This year’s alfalfa-hay crop looks to be one of the most robust on record, according to USDA’s Crop Production report released Aug. 12.

An increase of 11% – or more than 6 million tons of alfalfa and alfalfa-mixed dry hay – is expected to be produced this year, the national forecast indicates. That’s a total of 63.6 million tons compared to the 57.6 million tons grown in 2013.

Average yield is estimated at 3.5 tons/acre, an increase of a quarter of a ton per acre over last year’s total. If the yield estimate holds true, it will be the second highest ever, slightly behind the 3.51 ton/acre average recorded in 1999.

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Much of the U.S. has had good moisture and cooler-than-average temperatures this growing season to produce a bumper alfalfa crop. The exceptions are areas of the West that are dealing with ongoing drought.

Total alfalfa acres harvested for 2014 are estimated at 18.2 million acres, up by 2% over last year’s 17.8 million acres.

Wisconsin alfalfa growers may see one of the biggest production spikes this season after contending with winterkilled acreage the previous year. The report suggests that the Badger state will enjoy a 45% bump to 4.1 million tons of alfalfa compared to its 2013 production total of 2.86 million tons.

Minnesota growers will produce about 38% more alfalfa this year for an estimated total of 3.4 million tons compared to last year’s 2.47 million tons. They also lost alfalfa acres to winterkill the year before.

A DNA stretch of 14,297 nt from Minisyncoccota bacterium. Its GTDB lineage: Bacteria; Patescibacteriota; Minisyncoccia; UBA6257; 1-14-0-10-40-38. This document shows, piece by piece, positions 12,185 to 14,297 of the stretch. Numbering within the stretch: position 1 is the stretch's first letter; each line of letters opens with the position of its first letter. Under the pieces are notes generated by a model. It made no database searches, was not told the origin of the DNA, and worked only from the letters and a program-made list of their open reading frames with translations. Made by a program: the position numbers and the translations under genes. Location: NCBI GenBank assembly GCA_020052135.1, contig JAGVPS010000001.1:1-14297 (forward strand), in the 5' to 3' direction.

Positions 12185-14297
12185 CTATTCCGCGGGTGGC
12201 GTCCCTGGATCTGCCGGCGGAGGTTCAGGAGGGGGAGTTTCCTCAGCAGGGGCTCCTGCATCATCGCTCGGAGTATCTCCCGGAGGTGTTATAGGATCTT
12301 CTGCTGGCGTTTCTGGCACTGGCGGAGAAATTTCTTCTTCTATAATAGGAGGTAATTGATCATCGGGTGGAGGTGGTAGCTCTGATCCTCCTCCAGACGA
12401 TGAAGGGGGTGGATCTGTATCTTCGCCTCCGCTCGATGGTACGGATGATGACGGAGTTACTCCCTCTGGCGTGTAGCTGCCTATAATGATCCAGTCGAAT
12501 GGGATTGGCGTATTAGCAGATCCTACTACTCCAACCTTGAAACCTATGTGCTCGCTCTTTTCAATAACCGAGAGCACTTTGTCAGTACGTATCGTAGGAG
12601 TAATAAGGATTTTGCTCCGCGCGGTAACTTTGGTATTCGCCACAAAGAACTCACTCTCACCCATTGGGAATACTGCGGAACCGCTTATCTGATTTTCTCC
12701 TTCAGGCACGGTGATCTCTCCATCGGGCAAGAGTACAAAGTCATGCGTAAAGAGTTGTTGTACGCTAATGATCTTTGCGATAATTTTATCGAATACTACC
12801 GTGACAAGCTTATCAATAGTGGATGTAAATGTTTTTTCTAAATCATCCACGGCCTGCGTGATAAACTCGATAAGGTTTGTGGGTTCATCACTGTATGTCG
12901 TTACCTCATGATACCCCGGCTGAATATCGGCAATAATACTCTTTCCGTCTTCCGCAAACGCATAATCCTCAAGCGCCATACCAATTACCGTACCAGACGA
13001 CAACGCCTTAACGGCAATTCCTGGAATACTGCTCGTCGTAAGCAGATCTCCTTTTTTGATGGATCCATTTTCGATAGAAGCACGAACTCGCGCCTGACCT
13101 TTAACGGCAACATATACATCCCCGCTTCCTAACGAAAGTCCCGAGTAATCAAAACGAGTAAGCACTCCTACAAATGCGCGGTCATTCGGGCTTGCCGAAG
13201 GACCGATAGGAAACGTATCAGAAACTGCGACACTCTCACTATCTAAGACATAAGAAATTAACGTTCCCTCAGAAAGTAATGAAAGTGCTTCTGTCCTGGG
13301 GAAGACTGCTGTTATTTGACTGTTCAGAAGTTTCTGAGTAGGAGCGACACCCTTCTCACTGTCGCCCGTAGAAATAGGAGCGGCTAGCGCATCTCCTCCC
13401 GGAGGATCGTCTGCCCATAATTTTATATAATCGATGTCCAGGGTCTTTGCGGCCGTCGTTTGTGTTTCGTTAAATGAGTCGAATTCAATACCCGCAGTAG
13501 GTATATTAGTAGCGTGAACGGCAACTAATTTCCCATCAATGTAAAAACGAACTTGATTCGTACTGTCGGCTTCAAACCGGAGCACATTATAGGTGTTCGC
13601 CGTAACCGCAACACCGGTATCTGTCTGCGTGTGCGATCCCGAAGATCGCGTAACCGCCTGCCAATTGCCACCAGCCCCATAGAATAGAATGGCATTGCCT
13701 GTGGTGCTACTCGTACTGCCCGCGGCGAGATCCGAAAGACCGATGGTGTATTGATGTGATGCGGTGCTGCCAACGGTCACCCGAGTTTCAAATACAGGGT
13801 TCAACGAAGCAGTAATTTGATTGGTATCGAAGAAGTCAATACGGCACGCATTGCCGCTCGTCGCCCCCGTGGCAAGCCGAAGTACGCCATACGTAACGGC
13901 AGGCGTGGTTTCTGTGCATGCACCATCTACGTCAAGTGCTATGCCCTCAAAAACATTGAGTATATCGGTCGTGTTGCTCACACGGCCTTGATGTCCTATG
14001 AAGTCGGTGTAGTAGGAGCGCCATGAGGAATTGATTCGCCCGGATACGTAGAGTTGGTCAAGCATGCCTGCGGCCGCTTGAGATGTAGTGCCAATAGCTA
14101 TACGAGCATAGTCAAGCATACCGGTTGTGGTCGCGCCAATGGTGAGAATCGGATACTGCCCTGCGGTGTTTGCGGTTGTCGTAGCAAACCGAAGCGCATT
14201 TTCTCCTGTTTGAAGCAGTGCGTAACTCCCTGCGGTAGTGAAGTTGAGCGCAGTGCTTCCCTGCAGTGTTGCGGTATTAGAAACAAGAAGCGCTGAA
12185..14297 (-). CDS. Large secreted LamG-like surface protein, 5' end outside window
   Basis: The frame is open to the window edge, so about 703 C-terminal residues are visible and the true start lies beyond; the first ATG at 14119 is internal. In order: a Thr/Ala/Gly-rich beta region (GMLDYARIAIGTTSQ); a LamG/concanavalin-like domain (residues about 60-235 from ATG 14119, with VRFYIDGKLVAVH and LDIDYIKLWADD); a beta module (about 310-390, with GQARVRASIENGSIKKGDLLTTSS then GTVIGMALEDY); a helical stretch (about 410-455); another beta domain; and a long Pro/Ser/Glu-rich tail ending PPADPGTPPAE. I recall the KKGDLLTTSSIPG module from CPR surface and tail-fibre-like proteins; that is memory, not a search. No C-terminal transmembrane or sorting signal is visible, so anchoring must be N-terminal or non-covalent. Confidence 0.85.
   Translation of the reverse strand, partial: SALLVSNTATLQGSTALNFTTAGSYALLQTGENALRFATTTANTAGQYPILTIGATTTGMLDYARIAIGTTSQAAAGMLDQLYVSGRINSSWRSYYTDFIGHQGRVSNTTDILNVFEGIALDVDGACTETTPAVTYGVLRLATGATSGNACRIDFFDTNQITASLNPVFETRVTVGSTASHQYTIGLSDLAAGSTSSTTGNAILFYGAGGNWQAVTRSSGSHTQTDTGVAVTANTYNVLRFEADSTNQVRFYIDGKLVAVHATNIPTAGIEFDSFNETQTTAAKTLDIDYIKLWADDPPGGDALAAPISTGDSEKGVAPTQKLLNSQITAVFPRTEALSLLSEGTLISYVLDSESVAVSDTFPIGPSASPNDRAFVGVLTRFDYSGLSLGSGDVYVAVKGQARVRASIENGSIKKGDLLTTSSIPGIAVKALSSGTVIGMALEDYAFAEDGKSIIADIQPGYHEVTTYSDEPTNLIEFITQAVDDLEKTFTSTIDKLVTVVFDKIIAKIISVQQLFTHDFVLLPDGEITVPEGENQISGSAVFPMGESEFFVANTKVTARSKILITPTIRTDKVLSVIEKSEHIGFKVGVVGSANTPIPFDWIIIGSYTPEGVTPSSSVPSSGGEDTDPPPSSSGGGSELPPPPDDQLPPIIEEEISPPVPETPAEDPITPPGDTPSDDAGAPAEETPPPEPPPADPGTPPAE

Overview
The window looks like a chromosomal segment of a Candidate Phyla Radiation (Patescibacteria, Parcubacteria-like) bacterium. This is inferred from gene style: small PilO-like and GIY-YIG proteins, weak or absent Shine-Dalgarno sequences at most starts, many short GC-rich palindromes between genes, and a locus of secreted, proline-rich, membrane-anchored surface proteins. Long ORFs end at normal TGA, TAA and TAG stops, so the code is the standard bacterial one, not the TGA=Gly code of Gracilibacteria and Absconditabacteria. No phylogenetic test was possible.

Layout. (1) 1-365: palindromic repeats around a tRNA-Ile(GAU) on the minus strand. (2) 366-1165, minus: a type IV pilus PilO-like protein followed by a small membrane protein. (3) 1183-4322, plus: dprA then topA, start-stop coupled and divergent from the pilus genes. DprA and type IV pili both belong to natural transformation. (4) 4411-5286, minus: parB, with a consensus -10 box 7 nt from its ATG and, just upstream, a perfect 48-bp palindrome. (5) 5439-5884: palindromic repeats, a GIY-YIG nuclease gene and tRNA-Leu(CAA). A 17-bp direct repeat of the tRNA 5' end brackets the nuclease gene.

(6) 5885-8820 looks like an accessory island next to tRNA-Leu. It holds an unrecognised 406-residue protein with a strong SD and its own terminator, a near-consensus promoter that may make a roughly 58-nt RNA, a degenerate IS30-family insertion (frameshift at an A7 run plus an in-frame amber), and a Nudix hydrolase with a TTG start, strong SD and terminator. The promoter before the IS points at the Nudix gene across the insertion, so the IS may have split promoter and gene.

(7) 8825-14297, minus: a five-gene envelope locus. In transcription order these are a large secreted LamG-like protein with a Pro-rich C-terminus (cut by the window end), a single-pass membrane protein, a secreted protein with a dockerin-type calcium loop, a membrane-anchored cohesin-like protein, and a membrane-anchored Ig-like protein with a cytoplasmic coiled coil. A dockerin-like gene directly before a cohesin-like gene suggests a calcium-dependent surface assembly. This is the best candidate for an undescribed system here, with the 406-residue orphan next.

New Mexico will see a production increase of 55% from 783,000 tons to 1.2 million tons. So will Colorado, increasing by 43% from 1.9 million tons in 2013 to 2.7 million tons this season.

For other types of hay, total tons produced and acres harvested will be down slightly this year from the previous year’s totals, the report suggests. But average yield will slightly increase.

About 77.2 million tons of other hay are expected to be produced this season, down 1% from last year’s total. Total harvested acres are estimated at 39.5 million acres, down 3% from last year’s 40.5 million acres.

Average yields are expected to be 1.96 tons/acre compared to 2013’s 1.94 tons/acre.

Growers in Alabama, Colorado, Louisiana, Nebraska and Wyoming can expect record high yields for other hay this year, the report states.

Texas can expect to produce 10 million tons of other hay in 2014, translating to a 22% increase over last year’s total harvest of 8.3 million tons. Oklahoma growers will likely produce 5.4 million tons of other hay, a 25% improvement over 2013’s 4.4 million tons.